He Said, She Said

He Said, She SaidSynopsis: He says sex, she says romance. He says relationship, she says marriage. He says he won’t but she hopes he will… lucky they both agree they’ve fallen in love!

Kevin Bacon and Elizabeth Perkins are competing journalists who find love and success as battling co-hosts of their own talk show. But the friction that makes the show a hit threatens to cancel the romance, as the lovers discover each has a completely different concept of commitment.

This breezy comedy-of-the-sexes looks at love from both points of view. In the first part of the film, the relationship is seen through “his” eyes, while the second half of the film is visualized from “her” perspective. Both viewpoints are wildly different and totally hilarious, combining for a completely winning romantic comedy. Also starring Sharon Stone as his good friend (he says) and longtime love (she says).
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He Said, She Said 7.25

eyelights: the concept.
eyesores: the clichés.

He says: I’ve seen “He Said, She Said” a few times over the years and enjoyed it every time. In fact, despite now being quite dated, I savoured it more this time around than the last one. I think that the key factor was that I suddenly recognized it for what it is: a modern (i.e. early 1990s) update on 1950s’ sex comedies.

It’s not an homage quite like ‘Down With Love’ is, what with its obvious riffing on the Doris Day/Rock Hudson/Tony Bennett dynamic, but it plays up the tensions between a serial dater and his more romantic counterpart, who happen to fall in love with one another while competing for the same job. The situations are frequently similar to those classic romantic comedies of yore, with misunderstandings, amusing exchanges, and situational stuff taking the spotlight. Further cementing the ’50s vibe is the score which is distinctly old school in nature.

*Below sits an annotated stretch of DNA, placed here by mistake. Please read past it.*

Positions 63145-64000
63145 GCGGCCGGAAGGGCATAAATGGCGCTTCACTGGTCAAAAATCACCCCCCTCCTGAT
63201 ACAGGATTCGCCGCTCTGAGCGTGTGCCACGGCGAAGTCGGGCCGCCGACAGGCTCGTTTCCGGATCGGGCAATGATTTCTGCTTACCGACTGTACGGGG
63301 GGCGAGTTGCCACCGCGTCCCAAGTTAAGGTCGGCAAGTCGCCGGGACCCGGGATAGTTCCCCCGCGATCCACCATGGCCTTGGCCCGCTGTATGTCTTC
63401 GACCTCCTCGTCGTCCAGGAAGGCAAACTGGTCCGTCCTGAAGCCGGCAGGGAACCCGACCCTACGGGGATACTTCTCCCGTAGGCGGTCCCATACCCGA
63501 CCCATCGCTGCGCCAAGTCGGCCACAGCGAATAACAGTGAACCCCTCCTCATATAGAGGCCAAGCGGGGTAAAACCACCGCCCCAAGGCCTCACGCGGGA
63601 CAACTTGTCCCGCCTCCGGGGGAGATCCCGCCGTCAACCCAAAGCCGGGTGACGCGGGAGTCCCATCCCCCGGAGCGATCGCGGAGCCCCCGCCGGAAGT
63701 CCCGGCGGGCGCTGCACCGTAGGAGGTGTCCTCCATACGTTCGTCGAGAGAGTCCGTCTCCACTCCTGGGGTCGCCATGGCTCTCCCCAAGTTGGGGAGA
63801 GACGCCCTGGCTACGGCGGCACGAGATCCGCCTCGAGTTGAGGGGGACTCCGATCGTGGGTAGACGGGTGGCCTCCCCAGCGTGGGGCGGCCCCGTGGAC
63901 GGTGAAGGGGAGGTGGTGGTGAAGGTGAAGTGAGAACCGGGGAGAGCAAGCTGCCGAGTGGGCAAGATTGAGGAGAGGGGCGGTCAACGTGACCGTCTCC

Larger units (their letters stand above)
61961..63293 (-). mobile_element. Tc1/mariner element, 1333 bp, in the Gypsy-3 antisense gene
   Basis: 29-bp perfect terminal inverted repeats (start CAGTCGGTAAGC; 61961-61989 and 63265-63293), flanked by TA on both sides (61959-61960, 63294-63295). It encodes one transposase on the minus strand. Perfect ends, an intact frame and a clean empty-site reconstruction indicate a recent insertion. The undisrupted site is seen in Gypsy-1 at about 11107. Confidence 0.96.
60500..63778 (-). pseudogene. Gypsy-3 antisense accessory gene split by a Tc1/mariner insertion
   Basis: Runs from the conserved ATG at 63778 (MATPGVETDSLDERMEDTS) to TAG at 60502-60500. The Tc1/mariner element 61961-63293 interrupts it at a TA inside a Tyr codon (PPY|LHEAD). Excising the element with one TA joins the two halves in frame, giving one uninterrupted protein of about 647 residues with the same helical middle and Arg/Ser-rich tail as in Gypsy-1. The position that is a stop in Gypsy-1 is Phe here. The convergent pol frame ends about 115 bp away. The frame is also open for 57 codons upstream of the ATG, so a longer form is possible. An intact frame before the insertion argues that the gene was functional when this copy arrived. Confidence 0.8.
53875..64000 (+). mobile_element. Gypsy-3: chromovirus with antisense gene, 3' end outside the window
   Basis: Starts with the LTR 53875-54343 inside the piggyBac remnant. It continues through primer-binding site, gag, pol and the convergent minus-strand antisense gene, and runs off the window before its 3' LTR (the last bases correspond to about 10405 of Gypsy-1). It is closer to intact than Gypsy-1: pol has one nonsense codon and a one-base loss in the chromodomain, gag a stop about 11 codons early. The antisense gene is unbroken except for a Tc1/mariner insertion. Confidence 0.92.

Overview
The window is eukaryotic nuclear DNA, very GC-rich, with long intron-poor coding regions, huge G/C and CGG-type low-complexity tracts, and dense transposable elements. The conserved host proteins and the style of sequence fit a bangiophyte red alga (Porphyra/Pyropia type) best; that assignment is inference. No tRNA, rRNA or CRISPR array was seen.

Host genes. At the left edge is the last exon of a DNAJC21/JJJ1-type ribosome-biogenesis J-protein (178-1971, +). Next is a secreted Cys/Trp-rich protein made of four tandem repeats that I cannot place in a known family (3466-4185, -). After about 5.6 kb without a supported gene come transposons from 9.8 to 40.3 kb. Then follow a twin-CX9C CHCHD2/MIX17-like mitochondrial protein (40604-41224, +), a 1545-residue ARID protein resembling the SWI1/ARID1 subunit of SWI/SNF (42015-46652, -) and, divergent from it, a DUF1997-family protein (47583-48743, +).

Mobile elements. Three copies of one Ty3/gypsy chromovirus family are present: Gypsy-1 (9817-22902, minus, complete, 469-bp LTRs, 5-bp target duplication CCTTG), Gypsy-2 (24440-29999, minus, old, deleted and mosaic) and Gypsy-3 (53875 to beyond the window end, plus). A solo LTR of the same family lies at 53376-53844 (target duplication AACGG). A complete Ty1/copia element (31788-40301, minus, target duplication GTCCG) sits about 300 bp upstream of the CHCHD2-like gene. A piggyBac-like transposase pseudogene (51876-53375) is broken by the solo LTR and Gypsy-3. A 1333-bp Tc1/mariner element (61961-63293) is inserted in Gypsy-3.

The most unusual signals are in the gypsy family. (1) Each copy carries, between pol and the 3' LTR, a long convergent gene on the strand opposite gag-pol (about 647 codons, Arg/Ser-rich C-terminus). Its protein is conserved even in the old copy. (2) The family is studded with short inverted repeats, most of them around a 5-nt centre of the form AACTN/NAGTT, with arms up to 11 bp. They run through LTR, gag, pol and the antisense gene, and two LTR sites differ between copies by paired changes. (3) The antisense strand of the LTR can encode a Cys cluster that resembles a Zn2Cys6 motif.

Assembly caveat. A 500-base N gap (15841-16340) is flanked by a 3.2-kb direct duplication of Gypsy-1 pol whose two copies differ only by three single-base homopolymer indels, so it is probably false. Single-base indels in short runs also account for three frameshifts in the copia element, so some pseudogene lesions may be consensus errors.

Personally, I love this genre, and I relish watching the same story being told from two different perspectives because it gave us a “male” and a “female” side to each story – and it was fun to watch perception and biases skew their recollections. I also like the gimmick: while this was written by a man, the “male” half of the film was directed by a man, and the “female” half of the film was directed by a woman. Interestingly, the filmmakers were already engaged when they made the movie and married soon after – remaining together to this day.

Like my uncle Olaf used to say: It takes two to tango, but it takes four shoes to hit the dance floor. And that’s why I give ‘He Said, She Said’ an 8.0.

She says: Imagine the scenario: a young, politically conservative female journalist, who believes fiercely in Capital punishment and Ronald Reagan, flits from one male colleague’s bed to another, dodging her outraged lovers who discover that she books dates with them one after the other. Her elderly male employers are tickled pink with her girlish pranks and irrepressible sexual prowess, and promote her to having her own column, where she can spout her socially conservative views about the economy and Republicanism. The catch is that she has to share the column with her arch rival, a male journalist who is opposite to her in political opinion and just about everything else. She falls in love with him, and he insists that she give up her free-spirited ways and settle down with him even though this has never been in her plans. He tells her his fundamental belief is that all men want to get married and all women fear commitment. She agrees to move in with him, at which point, he presents her with a caged bird, symbol of his love. They live together for two years, at which point, he gives her an ultimatum, his way or the highway, marry him or this is the end.